Leave it to the wacky crew of fledgling SNL to throw a curveball on pitch two.
No. That’s not a good enough metaphor.
It’s like a hard rock band which decides to “break it down” two songs into their set.
Yeah. That’s a little better.
Really has an off-the-cuff feel of experimentation.
Like, “Hey…Garfunkel is in! Garfunkel is in!”
Yes, this is really a musical special rather than a true Saturday Night Live episode.
I must be honest.
Paul Simon starts out pretty bland.
I was skeptical.
I mean, I like the guy, but the first couple of songs are a little clunky–a little underwhelming.
But then things pick up. Big time!
I’ve always heard “Bridge Over Troubled Waters” as a magical song. It is other. And though the mellow duo of Simon & Garfunkel don’t play that particular tune on this show, they go to that magical other place for a string of songs. “The Boxer”…”Scarborough Fair”…it is bloody jawdropping.
Just these two dudes. No band. Nothing to cover for flubs. Paul with his fingerpicks on. Never misses a note. And Art with his delicate voice…as poised as his Bob Ross hair.
And the songs! My God, the songs! The lyrics about “the boxer”…this passage in particular:
And he carries the reminders
Of ev’ry glove that laid him down
And cut him till he cried out
In his anger and his shame,
“I am leaving, I am leaving.”
But the fighter still remains.
Goddamn. Those last two lines. I’m leaving, but the fighter still remains.
And then those opening fingerpicked notes of “Scarborough Fair” with the capo midway up the neck. So delicate. So many blurred harmonies. Like a clavichord.
But hold your horses!
Randy Newman is here too. At the piano. Doing “Sail Away”…and those lazy, studied dissonances reminiscent of Charles Ives. And the words…as delicate a political statement as Chuck Berry’s “Back in the USA”…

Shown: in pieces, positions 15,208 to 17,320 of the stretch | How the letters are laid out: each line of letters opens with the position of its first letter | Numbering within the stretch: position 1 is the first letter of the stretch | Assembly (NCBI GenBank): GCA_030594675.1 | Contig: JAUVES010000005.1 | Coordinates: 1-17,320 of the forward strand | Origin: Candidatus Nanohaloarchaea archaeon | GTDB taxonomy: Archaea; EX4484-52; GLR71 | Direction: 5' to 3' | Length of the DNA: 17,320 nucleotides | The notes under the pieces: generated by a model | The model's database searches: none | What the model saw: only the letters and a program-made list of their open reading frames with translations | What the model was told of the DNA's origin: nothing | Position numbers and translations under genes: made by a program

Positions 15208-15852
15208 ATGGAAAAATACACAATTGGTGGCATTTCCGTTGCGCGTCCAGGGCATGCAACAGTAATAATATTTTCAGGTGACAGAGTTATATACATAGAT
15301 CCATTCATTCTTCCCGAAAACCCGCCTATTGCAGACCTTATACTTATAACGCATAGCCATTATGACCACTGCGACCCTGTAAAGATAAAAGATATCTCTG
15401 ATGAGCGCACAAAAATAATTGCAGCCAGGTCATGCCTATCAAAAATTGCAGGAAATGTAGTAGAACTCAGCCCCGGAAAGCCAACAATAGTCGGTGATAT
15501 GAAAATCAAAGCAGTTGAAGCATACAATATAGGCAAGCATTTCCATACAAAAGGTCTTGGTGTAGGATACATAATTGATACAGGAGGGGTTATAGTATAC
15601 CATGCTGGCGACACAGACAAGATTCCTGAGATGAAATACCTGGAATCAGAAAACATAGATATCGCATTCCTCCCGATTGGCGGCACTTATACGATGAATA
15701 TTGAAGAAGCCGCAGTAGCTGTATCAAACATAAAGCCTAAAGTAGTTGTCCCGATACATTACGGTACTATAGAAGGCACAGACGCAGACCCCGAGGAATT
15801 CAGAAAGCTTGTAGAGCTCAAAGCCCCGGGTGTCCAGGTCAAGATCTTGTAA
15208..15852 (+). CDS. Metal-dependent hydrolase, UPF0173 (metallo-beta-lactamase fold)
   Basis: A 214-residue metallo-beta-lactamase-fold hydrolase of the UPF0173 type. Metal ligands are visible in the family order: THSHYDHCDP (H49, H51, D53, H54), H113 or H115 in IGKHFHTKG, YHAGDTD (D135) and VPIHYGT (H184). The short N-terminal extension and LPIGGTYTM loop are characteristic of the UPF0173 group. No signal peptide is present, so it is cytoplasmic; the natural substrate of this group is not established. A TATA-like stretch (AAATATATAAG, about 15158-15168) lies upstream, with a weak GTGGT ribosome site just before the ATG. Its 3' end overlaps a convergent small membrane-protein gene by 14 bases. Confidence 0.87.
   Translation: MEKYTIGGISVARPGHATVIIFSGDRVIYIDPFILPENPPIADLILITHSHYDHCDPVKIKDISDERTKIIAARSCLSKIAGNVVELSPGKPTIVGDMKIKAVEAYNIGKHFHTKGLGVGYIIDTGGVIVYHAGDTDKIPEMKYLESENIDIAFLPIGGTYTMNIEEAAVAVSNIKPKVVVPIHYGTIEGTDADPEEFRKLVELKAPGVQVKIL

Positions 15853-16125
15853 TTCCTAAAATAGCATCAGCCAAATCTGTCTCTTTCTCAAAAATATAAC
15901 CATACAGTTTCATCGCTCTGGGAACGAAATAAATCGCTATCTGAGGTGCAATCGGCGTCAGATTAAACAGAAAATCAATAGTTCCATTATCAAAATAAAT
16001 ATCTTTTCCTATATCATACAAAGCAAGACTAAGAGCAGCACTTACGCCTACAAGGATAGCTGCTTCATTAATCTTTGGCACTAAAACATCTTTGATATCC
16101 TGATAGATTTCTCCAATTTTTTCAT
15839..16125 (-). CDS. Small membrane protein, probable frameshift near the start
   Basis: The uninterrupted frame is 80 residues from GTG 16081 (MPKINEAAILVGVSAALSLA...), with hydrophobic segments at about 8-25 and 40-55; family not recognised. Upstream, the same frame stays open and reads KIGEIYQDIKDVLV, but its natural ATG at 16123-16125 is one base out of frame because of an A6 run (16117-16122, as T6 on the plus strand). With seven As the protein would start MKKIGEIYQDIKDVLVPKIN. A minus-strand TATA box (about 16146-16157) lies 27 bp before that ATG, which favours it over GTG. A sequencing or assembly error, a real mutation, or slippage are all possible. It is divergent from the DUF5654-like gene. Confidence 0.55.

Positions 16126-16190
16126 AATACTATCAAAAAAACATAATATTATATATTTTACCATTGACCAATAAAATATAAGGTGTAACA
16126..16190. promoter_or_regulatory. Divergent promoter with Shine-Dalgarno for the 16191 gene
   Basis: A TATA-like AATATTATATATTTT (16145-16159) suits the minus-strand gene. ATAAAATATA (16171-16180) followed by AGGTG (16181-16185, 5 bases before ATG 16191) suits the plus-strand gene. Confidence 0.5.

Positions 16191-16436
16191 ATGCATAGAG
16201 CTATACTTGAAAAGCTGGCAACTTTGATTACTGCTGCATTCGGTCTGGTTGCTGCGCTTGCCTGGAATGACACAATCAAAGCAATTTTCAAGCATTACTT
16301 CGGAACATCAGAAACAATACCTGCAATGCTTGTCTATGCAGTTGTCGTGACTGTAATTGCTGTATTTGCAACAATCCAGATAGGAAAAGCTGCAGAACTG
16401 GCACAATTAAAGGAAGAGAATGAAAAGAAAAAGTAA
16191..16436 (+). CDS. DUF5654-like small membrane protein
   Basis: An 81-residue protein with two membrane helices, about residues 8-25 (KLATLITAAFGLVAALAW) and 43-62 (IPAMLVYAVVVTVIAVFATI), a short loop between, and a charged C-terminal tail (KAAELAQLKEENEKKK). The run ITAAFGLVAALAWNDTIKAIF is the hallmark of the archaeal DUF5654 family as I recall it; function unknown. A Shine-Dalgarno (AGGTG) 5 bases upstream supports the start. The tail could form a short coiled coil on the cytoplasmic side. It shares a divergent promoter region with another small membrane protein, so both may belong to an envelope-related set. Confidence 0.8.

To break things up, Paul plays Connie Hawkins in a game of one-on-one basketball with Marv Albert getting the sideline interview. What a bizarre and hilarious bit!!!
But the song that really got me was “Marie” by Paul Simon (actually a Randy Newman composition). I’ve loved you since the moment I first saw you (or something like that). Man… This guy! And that song…
I will admit that I never really “got” Simon & Garfunkel till I saw this episode. And Paul Simon I knew mainly from the later stuff…the great albums like Graceland and Rhythm of the Saints. Like I said: some of Paul’s solo stuff falls flat, but on the whole the guy is one hell of a talent!!!
Phoebe Snow didn’t do as much for me here as Janis Ian did in the first episode, but hey: the lady was seven-months pregnant. There’s no doubt Snow had a truckload of talent. The repertoire was a bit questionable, but that might not have been her fault.
Also, before I forget: Art’s solo rendition here of “I Only Have Eyes for You” is otherworldly. Nobody does it like that anymore! Truly a fount of inspiration!!
And so there’s very little Chevy Chase, no Aykroyd, no Belushi…but it was kinda worth it for the musical happening which transpired.
A nice curveball 🙂